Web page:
Rating: 9

Plot: Rather than going on about the misery of war, we are given several moments of comedic respite. This makes the serious scenes ever more poignant and shows what life for these men could be, if only they returned to their still-reparable existences. A perfect story of humanity untainted and reaching out across seas of futility, cogs in the Great Wheel, clinging to a short span of joy and brotherhood. Rather than ending the film with the expected return to war, we focus instead on a prologue of the most human of our leaders, a conclusion so real that the sting of war will run deep long after.
Rating: 10

Mood: The biggest problem I had with this film could have been solved with taking out the overdubbing for the songs. It's easy to lip synch when you're doing Britney Spears, but this is opera. When a perfect work of art like this is ruined by a constant awareness that the singers aren't actually singing, it's rather painful. They should have recorded it live. That way, even if it wasn't perfect, it would be perfectly honest, making it even better.
Rating: 8

"Wait! Wait a minute isn't that the enemy pointing guns at us?!" "No actually those are their candles..."

Overall Rating: 90% (Best Time of the Year)

Aftertaste: The saddest thing about this movie is that it is yet another experience in film that will only serve to jade my growing hatred for mainstream Hollywood-produced garbage, as well as being one more stepping stone on my hardening emotions as I approach middle age. This film is so good that next time, it will be even harder to make me feel the way this film did. I recommend this to anyone who wants to feel, however with the risk that this may change far too many opinions you have on life and the movie industry.

Thursday, March 23, 2006

Johnny Guitar (1954) * Favorite Review *

This woman is certainly not the catch of the day. Maybe the end of the week Blue Plate Special...

Genre: Western

Starring: Joan Crawford (Grand Hotel; The Unknown), Sterling Hayden (The Killing; Dr. Strangelove)

Directed By: Nicholas Ray (Rebel Without A Cause)

Overview: A woman builds a saloon outside of town, waiting for the railroad to come in and make her rich. She hires a guitarist for entertainment but when Johnny arrives, he finds that the townsfolk aren't so pleased at Vienna's big city plans.

Acting: This is the Joan Crawford you remember. The aging woman that you can picture, years later, sitting in her opulent den, crying to herself as she watches her own movies, reliving her past. She's washed out and the director knows not how to flatter. Johnny's 'rich Americana' voice that leaves no room for subtlelty is a pleasure compared to Mercedes McCambrige, who seems blessed with the gift of dramatic turning. She shares this blessing with us as she spits EVERY SINGLE line throughout the entire production. Acting this bad has to be on purpose. American machismo has a champion in this kitsch.
Rating: 3

Cinematography: It's been a good long time since I've had a chance to dump on a movie. It's nice. It's healing. To think that all but three takes were shot with the camera in mind is also healing, since laughter is the best medicine. Fire, explosion, shootout. I guess with those three things, a Western doesn't need much else, does it?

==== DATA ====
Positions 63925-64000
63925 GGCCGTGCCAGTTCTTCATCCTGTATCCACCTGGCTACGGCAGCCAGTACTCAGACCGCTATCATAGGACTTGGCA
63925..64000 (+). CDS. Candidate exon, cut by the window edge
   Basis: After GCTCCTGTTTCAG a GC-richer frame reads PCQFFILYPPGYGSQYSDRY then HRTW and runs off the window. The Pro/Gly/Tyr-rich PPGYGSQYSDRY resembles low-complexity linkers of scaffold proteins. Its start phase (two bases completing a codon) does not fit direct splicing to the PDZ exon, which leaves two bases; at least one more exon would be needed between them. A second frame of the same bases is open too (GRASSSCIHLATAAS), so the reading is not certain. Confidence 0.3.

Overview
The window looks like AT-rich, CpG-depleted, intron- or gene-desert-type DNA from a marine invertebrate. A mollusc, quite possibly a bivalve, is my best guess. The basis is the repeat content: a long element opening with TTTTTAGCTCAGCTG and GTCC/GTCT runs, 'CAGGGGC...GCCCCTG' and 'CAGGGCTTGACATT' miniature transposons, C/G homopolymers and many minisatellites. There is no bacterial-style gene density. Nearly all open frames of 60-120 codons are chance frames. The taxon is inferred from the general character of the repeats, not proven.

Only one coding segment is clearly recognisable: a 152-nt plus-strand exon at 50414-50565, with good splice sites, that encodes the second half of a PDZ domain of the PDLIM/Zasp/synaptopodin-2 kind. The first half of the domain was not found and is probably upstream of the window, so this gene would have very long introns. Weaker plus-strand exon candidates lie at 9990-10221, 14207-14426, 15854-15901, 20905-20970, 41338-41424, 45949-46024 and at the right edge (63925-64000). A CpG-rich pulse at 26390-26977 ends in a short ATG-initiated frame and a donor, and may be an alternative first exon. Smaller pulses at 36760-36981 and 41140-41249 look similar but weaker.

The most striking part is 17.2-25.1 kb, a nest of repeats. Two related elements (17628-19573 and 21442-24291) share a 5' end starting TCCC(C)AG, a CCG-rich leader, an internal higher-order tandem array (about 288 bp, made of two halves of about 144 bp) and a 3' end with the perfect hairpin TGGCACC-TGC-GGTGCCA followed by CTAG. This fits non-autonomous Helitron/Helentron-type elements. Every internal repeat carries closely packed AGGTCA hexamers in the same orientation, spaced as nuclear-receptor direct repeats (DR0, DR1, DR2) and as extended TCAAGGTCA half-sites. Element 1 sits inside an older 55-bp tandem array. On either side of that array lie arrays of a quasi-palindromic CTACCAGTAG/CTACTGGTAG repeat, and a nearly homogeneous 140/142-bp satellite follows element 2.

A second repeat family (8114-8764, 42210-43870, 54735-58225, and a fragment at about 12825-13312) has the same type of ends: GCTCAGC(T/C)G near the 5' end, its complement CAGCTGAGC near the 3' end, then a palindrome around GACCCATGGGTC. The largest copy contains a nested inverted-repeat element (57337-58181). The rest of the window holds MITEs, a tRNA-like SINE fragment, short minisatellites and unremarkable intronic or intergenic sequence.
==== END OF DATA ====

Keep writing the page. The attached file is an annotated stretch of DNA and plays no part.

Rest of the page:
Rating: 4

Script: "Never met a woman who's more like a man. Acts like one, thinks like one and sometimes I feel like I ain't!"

This script is like eating a Bavarian chocolate-covered rotten onion. In the beginning, it's dramatic, exhilarating, doesn't pull any punches and gets you right into the story fast, with the occasional bitter aftertaste of masculine puffed chests. Then the men turn into infants as they fight over an old lady, exchanging teen-angst insults at one another in EVERY SCENE they're in. By the end you're left with a bad taste in your mouth that's worse than Durian Fruit. That, my friend, stays for hours.
Rating: 3

Plot: Subtext. It can be the defining difference between formulaic garbage and deep artistic commentary. When we look at these two old lovers still pining for one another, but don't mention it or show any chemistry until half way through, all while the men are trying to knock each other out with their cocks. Nicholas Ray is obviously such a genius that I missed the meaning of his vision. Either that or he was ritualistically abused during his formative years by a father who wore a Stetson.
Rating: 3

Mood: The mood is "how big can I make my penis without stepping on it myself?" Even the women sprout cocks for this one. Let me tell you, if you think masculinity in a woman is a good thing, this film might change your mind. And if a man needs to be macho to turn you on, then definitely see this. Maybe then you're realize why the Wild West was so wild for so long, rather than becoming civilized a decade earlier, like it could have been had self-important imbeciles like this not been ruining the show.
Rating: 3

"Hey Johnny? Hey! Hey. No Look at me Johnny I'M TALKING. I Wan't ATTENTION!"

Overall Rating: 32% (So Bad You'll Be Jitterbuggin')

Aftertaste: Joan Crawford had a miracle worker in an agent if she, at fifty years old, could still get romantic roles. I can't remember a movie so bad that I had to stop and watch it in three installments. The only saving grace this film has is that there is a touch of originality in the fact that two women have a shootout, and no that wasn't a spoiler. In the first ten minutes of the film the women banter about how they're going to kill each other... "Not If I kill You First." TERRIBLE.